While Asian stock markets were tracing a mixed pattern, China's Shanghai Composite Index was up 0.47% at 2,887.59 on Monday (7 March) at 5.22am GMT. Asian shares hit two-month highs following positive US non-farm payroll data released on 4 March. This seems to overshadow the 5 March announcement made by Beijing cutting its economic target for the next five years.
China announced an average economic growth target of 6.5% to 7% and unveiled the lowest defence budget increase in six years as it opened its annual National People's Congress (NPC) in Beijing. In his address to around 3,000 Communist Party delegates, Premier Li Keqiang said the economy faced downward pressures from weak trade growth, fluctuating commodity and stock prices and growing geopolitical tensions.
Naoki Tashiro, president of TS China Research said: "Chinese investors weren't expecting big fiscal stimulus at all so there's no disappointment there. Talk of fiscal stimulus mainly came from foreigner investors."
US nonfarm payrolls data showed that 242,000 new jobs were added in February, beating the forecast figure of 190,000. This indicated a recovery in the US manufacturing sector and eased investor worries of the world's biggest economy falling into recession.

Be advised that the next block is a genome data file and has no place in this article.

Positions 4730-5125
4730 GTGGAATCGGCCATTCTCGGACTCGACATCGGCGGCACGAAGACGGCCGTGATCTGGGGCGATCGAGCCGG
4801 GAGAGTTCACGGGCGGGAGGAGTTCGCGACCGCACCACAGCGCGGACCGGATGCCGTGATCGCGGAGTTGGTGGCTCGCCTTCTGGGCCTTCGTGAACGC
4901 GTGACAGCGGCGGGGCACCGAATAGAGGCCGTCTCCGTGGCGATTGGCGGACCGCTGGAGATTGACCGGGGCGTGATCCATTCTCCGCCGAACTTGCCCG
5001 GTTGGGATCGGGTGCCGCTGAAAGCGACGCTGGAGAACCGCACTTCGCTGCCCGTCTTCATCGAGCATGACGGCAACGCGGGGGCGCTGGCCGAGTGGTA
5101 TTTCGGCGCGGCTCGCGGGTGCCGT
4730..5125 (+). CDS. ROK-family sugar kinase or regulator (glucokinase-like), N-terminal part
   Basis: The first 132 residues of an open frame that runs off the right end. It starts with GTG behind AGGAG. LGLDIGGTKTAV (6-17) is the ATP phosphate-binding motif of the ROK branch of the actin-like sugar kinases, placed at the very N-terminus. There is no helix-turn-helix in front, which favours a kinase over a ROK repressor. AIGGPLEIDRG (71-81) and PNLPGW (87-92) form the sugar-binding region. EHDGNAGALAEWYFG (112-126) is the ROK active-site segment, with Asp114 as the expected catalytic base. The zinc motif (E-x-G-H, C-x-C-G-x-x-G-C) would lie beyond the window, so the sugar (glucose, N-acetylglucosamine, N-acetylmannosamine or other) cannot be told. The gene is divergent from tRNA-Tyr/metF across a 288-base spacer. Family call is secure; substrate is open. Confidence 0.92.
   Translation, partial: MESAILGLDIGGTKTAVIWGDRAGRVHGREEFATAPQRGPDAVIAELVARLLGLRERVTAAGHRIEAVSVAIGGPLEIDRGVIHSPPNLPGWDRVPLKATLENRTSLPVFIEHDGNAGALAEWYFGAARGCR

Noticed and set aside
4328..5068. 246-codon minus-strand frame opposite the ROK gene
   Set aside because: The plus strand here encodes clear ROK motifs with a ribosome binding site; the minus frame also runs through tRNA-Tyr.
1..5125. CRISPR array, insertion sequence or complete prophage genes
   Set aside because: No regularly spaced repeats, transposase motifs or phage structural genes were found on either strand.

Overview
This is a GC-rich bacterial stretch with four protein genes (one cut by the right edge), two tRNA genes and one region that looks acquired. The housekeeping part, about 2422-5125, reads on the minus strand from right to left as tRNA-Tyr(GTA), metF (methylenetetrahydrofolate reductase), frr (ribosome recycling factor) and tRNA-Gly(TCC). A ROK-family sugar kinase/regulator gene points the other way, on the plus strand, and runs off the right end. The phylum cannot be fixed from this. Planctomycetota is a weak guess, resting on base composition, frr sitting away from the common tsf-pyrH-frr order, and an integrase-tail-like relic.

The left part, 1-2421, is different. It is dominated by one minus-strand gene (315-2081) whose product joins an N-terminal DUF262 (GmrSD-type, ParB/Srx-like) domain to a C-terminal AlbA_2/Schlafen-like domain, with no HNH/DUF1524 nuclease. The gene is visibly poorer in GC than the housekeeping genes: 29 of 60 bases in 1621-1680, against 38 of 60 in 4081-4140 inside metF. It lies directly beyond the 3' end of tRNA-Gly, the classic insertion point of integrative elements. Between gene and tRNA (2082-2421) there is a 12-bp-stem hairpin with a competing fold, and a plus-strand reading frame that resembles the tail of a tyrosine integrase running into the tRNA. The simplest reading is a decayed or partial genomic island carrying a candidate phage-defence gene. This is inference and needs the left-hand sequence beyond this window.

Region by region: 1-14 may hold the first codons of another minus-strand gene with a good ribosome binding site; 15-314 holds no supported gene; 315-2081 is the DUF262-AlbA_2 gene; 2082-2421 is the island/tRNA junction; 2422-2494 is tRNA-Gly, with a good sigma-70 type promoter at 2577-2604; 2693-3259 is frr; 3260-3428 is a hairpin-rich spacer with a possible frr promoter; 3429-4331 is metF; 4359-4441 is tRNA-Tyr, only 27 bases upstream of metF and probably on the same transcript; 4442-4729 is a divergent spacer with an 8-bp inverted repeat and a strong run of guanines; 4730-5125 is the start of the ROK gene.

Masahiro Ichikawa, senior strategist at Sumitomo Mitsui Asset Management said: "The US job data helped to push back excessive pessimism on the US economy. A brightening US economic outlook is underpinning various risk assets."
Indices in the rest of Asia traded as follows on 7 March at 5.30am GMT:
|Hong Kong||Hang Seng Index||20,144.47||Down||0.16%|
|India||CNX Nifty||Holiday (Mahashivratri)|
Meanwhile, last week, the Dow Jones Industrial Average closed at 17,006.77, up 0.37%, while the FTSE 100 closed higher by 1.13% at 6,199.43 on 4 March.
Among commodities, WTI crude oil was trading 1.84% higher at $36.58 (£25.75, €33.28) a barrel, while Brent was up 1.86% at $39.44 a barrel on 7 March at 5.39am GMT.